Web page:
Not Noticing

800px-Asparagus_imageWhen I was 17, a friend asked me why I did not speak English with the same accent as my Dad.  Accents had been a fraught issue for me growing up because my mother was from England, and she wanted her children to speak with English accents, but I went to both international British and American schools and would imitate the “local” language when I started at a new school.  I didn’t so much speak English growing up as I spoke many versions of English.  Most of the time, these versions were in succession as we moved from one country to another, but at one point, I spoke American English at school and English English for my mother’s sake at home.  My father’s accent I had never thought twice about: it was North American English, and after 7th Grade, so was mine.  Permanently.  At home and at school.“I do speak like my father,” I said.

“No you don’t.  He has a French accent.”

What?!?!  As soon as my friend pointed it out, I heard it, but until that moment I had never noticed that my father spoke English with a French accent.  (He’s from Quebec.)

Here’s another example: until I was in my 30s I had never noticed the effect that asparagus has on–well, how to put this delicately?—on the smell of one’s urine.  A friend made an off-hand comment about asparagus pee, and I hadn’t a clue what she was talking about.

“You know.  The funny smell of your pee after you eat asparagus?”

Blank stare.

“Well, maybe it doesn’t have the same effect on you,” she mumbled, and it wasn’t clear if she thought that I was weird or if she thought she had a problem with her pee.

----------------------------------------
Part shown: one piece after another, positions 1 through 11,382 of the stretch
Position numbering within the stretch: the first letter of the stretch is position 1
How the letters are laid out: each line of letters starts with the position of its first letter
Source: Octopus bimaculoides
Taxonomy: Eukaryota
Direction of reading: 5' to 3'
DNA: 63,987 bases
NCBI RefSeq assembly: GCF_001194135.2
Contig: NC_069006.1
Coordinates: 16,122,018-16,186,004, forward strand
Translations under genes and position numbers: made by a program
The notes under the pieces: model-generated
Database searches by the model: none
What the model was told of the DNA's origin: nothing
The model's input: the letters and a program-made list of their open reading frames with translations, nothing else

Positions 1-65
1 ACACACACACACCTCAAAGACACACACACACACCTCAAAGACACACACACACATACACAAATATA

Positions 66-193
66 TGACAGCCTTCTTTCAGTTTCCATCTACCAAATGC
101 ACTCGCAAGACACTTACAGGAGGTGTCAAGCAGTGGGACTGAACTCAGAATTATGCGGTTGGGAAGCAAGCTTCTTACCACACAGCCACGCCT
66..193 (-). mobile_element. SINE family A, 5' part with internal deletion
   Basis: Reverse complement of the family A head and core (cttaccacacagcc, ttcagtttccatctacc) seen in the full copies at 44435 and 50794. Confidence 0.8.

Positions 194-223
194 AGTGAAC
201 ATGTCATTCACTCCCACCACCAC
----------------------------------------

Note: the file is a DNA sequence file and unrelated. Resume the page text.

Of course, now, I am hyper-aware of the precise and very distinctive smell of asparagus pee.  How could I never have noticed it?

And now, I am having things I have not noticed about my children pointed out to me by friends.  A friend was imitating my youngest, and she said, in a really animated voice, “Guess what?  And then, guess what??”  He does, in fact, pepper his every utterance with those words, building up the drama every time he speaks, but I had not noticed it until she called attention to it.  And it is cute!

A more optimistic person might take this as an example of a lovely gift to have been given: a new awareness of a new dimension of cute in one’s baby.  But all I can think is, “What the hell else am I missing??”

Has this happened to you?  A sudden realization of something that has been staring you in the face?

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2 thoughts on “Not Noticing

  1. What sticks out to me here is how glad I am there’s other third culture kids who find themselves doing the accent thing!!! British English family + international schools = Americany school accent. And I still switch between them to this day if I’m around my old school friends!!! X

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